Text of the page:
In 1935, the National Chicle Gum Company printed the first set of football cards that featured NFL players. The backs of the cards indicate that the company had planned to print 240 cards (see the second-to-bottom line on the card back below), but they stopped far short of that, at 36. That’s a pity, because the cards are little works of art.
There are six rookie cards of Hall of Fame members in the National Chicle set: Dutch Clark, Ken Strong, Cliff Battles, Turk Edwards, Clarke Hinkle, and Bronko Nagurski. Because so few football cards were printed before 1935, most of the rest of the cards in the set are rookies, too. The single non-rookie card is Knute Rockne, who appeared in the multi-sport 1933 Sport Kings set. Rockne, the Notre Dame coach, is the also the only person in the National Chicle set who was not an NFL player. This suggests to me that some of the cards beyond the initial 36 would have been of college players and coaches. There were only eight NFL teams in 1935, and 240 cards distributed among eight teams would have been 30 cards per team. Rosters were smaller back then (pro-football-reference.com shows 31 players on the Packers’ 1935 roster), and 30 cards per team would have covered practically all of the players in the league.
Three of the teams represented in the National Chicle set either moved or changed names before the next major football card offerings in 1948. The Boston Redskins moved to Washington in 1937. The Pittsburgh Pirates became the Steelers in 1939. The Brooklyn Dodgers became the Brooklyn Tigers in 1944, and they merged with the Boston Yanks in 1945. The Yanks eventually became the Indianapolis Colts, by way of New York, Dallas, and Baltimore.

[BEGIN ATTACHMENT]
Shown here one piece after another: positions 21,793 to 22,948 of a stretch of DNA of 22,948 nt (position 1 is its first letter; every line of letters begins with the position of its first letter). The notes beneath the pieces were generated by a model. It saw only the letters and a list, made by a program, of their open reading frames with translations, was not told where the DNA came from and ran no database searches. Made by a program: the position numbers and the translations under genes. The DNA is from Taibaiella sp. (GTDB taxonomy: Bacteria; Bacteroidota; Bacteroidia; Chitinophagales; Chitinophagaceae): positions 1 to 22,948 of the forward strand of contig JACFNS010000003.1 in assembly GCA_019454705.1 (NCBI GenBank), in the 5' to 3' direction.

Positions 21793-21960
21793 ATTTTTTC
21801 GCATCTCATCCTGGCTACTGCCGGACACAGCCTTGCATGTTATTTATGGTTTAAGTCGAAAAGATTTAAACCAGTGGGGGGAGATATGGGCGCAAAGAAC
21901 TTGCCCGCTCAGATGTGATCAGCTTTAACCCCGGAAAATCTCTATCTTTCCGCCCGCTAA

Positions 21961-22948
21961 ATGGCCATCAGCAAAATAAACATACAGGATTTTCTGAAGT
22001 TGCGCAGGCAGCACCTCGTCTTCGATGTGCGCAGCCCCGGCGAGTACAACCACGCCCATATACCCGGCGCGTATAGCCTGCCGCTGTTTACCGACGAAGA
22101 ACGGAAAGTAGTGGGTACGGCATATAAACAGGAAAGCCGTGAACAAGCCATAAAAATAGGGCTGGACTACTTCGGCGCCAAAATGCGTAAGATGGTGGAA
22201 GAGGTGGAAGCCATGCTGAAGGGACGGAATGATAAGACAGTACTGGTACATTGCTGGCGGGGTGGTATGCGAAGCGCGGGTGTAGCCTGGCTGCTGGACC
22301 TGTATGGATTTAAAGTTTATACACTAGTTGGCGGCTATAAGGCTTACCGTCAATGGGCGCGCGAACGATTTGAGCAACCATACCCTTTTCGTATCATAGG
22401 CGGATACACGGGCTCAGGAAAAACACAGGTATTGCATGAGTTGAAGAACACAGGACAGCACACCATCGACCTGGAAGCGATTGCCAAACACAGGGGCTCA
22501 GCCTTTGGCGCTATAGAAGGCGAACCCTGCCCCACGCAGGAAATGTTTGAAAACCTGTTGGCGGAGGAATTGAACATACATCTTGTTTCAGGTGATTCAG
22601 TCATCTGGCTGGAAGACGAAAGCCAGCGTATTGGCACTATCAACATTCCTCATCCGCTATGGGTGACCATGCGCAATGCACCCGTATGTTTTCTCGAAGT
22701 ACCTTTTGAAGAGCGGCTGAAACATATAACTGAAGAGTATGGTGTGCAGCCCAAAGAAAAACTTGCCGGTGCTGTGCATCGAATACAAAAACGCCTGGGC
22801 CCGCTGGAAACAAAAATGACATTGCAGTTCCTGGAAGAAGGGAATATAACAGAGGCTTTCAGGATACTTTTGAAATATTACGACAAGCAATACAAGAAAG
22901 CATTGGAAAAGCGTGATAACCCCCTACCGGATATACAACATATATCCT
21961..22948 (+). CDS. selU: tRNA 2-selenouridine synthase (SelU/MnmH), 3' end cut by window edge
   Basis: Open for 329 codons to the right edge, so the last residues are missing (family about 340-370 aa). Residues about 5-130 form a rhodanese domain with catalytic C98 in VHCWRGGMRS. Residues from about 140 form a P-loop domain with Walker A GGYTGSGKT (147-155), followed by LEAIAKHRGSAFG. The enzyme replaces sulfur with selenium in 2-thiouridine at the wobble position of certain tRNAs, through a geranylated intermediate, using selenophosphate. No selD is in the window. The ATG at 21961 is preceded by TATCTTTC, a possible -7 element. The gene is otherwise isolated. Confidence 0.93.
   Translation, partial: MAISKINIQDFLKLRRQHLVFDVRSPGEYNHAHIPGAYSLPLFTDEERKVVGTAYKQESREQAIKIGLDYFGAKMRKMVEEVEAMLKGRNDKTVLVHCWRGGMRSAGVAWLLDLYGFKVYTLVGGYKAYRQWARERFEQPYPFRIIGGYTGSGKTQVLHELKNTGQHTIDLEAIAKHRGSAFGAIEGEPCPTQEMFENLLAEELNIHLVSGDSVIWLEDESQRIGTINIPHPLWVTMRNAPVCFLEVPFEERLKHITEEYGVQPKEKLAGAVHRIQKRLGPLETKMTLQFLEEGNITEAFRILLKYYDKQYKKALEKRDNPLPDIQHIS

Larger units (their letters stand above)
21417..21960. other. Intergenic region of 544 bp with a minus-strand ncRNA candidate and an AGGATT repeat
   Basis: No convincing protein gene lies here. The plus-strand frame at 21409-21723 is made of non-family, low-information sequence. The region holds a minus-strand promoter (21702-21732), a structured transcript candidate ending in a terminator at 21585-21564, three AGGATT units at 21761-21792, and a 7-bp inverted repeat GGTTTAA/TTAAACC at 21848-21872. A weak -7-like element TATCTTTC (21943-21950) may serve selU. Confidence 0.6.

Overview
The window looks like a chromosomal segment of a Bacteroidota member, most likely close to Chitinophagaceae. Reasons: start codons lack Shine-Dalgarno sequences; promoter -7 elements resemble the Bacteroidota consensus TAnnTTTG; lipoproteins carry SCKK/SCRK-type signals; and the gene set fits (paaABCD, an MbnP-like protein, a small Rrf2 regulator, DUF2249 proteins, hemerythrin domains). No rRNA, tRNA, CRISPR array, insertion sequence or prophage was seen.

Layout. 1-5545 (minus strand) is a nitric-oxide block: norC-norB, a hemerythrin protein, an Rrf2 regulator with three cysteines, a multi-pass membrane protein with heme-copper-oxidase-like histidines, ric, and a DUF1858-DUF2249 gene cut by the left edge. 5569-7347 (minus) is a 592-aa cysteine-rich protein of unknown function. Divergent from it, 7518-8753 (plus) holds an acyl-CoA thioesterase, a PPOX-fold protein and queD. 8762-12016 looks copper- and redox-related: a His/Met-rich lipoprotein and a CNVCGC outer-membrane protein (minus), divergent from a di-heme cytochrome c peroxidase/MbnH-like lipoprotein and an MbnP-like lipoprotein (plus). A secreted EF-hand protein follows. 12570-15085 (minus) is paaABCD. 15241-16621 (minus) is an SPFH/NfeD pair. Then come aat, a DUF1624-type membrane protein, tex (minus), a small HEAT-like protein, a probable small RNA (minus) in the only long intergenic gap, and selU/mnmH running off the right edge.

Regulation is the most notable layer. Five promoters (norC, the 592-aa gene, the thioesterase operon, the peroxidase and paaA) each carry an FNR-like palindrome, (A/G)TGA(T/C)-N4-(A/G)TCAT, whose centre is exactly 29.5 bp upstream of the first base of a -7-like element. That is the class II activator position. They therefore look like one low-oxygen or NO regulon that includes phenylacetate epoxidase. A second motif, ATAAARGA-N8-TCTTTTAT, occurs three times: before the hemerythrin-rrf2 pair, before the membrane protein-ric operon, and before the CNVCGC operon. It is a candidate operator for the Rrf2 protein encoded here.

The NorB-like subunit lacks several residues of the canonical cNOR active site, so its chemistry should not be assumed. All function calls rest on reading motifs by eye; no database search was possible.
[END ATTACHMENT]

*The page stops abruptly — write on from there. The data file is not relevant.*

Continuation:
When I added the National Chicle set to the Vintage Football Card Gallery, I was surprised to learn that three of the players’ names were misspelled. Homer Griffith‘s name is misspelled “Griffiths” on his card, Phil Sarboe‘s name is misspelled “Sorboe,” and John Dell Isola‘s last name is misspelled “Isola”–without the “Dell.” Misspelled names are not unusual on vintage cards, but considering the care taken to design the cards’ images, I would not have expected the cards to have spelling mistakes.
While the fronts of the cards are beautifully designed, the backs are interesting in their own way. Rather than focusing on the players’ stats, as more recent cards do, the card backs give tips on how to play the game, using the players as examples. There are four slight variations of the card backs, having to do with the size and placement of Eddie Casey’s signature, whether his credentials are shown, and whether the copyright line is included on the card. You can see examples of the four variations–as well as a long discussion on which variations appear on which cards–in a thread on the Collectors Universe message board.
You can see the full set of 1935 National Chicle football cards in the Vintage Football Card Gallery.